Healthcare Systems Module 3
1. What are the legal ramifications of this case?
Legally, there are elements of malpractice in this case. Negligence, or omission to do something a reasonable person would do, is evident by the supervisor, the nurse, and the LVN (Marquis & Huston, 2012). With this incident, there was not simply a failure to meet standard level of care, but there was injury to the patient since complications arose from the transfusion. If the patient were to die, which is a possible complication with a blood transfusion reaction that is not responded to in a timely manner, there would be increased legal ramifications. Legally, each party could be sued for negligence or malpractice, based on individual errors and the injury to the patient.
2. Should Mr. Jones die from this would the legal ramifications be different than if he recovered from the incident?
According to the FDA, more than 50 people die every year from blood transfusion reactions (FDA, 2012). If the patient were to die after the transfusion, there would be obvious evidence of an injury to the patient, which proves “actual patient injury” occurred (Marquis & Huston, 2012, p. 76). If the plaintiff, or someone who was representing this patient or suing on his/her behalf, could show that the blood transfusion directly caused the death or injury, then the nurse, nurse manager, and LVN would be liable (Marquis & Huston, 2012). If that patient had the reaction but the nurses and staff were able to save that patient and restore them to their previous level of health, then the injury would be less evident and would be more difficult to prove in court. However, even if a small level of injury occurred related to the blood transfusion reaction and the lack of timely response, then there still would be evident injury. The level of injury also would impact the compensation of the plaintiff and the extent of punishment towards the defendant.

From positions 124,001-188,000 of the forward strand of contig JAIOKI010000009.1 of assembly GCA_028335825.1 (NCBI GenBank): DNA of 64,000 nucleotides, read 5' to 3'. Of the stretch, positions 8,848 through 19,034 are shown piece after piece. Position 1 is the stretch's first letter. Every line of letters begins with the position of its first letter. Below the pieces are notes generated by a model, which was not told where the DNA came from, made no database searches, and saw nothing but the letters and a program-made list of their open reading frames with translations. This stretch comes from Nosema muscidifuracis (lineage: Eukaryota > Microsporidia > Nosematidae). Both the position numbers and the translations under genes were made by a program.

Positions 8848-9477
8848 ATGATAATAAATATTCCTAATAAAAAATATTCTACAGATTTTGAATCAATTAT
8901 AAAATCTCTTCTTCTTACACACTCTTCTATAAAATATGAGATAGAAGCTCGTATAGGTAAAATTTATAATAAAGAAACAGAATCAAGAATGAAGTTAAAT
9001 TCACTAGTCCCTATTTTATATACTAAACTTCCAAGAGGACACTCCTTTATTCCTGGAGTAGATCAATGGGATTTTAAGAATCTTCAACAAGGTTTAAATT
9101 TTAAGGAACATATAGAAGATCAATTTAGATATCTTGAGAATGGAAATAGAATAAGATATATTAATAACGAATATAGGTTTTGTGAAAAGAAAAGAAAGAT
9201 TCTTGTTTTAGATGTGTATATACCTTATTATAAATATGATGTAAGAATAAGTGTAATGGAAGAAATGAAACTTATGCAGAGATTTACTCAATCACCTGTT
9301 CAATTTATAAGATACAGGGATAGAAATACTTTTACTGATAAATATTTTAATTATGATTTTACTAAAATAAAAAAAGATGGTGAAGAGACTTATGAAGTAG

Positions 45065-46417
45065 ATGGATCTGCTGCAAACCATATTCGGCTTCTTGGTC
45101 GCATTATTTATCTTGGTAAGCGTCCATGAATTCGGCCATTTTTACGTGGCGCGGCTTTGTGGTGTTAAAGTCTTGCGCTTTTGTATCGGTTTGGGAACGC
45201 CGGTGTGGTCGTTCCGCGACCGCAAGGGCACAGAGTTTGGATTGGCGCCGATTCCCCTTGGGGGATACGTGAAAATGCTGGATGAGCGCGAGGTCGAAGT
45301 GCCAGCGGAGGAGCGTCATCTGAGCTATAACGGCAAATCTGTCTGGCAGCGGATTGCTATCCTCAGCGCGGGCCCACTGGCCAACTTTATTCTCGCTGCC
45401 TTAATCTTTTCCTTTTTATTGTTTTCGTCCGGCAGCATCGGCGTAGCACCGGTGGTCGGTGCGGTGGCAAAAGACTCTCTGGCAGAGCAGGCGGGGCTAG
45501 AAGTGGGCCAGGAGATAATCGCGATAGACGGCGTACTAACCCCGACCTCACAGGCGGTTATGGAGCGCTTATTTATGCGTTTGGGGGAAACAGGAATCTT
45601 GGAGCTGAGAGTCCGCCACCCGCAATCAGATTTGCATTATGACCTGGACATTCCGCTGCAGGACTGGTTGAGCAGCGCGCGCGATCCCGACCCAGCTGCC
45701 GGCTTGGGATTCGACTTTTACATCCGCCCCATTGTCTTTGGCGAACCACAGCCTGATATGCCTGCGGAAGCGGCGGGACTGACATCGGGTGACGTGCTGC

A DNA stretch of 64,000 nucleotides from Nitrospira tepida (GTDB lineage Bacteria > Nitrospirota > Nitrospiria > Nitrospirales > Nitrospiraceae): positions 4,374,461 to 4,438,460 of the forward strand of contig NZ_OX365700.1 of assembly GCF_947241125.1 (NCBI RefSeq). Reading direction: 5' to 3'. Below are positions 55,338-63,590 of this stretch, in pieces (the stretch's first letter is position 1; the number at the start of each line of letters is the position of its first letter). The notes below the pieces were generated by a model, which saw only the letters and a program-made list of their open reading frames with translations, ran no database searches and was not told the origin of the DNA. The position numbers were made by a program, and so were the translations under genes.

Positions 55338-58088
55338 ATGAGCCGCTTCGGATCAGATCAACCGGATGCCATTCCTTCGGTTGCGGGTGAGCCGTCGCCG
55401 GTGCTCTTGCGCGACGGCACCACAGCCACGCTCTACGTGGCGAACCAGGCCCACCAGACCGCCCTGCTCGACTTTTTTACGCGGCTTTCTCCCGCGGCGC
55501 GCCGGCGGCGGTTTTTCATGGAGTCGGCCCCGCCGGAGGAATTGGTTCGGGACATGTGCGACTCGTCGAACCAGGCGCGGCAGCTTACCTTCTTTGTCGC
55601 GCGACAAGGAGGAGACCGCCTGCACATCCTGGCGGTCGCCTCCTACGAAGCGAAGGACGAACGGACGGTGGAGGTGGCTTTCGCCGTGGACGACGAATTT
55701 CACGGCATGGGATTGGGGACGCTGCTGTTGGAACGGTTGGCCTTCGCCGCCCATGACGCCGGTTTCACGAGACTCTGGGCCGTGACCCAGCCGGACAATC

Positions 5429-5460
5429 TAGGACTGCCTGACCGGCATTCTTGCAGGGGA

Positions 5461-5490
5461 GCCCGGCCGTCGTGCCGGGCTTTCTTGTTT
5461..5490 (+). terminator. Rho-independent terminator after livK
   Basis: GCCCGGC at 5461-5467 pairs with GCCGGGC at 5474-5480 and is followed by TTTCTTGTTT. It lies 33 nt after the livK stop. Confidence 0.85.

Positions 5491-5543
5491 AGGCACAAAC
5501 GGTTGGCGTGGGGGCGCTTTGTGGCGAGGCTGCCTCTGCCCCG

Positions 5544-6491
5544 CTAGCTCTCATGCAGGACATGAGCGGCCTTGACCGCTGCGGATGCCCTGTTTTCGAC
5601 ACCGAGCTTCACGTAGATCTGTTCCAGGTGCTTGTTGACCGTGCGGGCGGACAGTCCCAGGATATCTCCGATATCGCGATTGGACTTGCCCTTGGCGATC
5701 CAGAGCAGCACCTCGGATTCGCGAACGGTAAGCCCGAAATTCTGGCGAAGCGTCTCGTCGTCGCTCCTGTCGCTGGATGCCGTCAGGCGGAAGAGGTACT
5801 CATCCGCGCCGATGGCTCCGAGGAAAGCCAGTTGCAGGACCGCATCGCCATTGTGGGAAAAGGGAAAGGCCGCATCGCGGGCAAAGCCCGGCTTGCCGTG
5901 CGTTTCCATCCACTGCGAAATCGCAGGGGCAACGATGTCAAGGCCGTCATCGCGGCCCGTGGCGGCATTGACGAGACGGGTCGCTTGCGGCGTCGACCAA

3. Who among the staff is responsible for this error in judgment? Discuss what you should do, if anything.
Among the staff, the nursing supervisor, the RN, the LVN (Mary), and possibly the RN covering while the other RN went to dinner are responsible for this error in judgment. The nursing supervisor is responsible for staffing the unit and floating Mary (LVN) over from obstetrics. The supervisor should have understood that the LVN was unprepared and needed to be informed of policies and procedures. The nurse supervisor should have also taken action about the staffing ratios, which were alarmingly high patient to nurse. The RN should have watched her patient more closely and should never have delegated her assessment of a patient with a blood transfusion to an inexperienced LVN. The LVN should have voiced her uncertainty and refused this patient. The LVN should have understood her personal expertise and not have assumed responsibility for this patient. The RN should have explained to the LVN the signs and symptoms of a...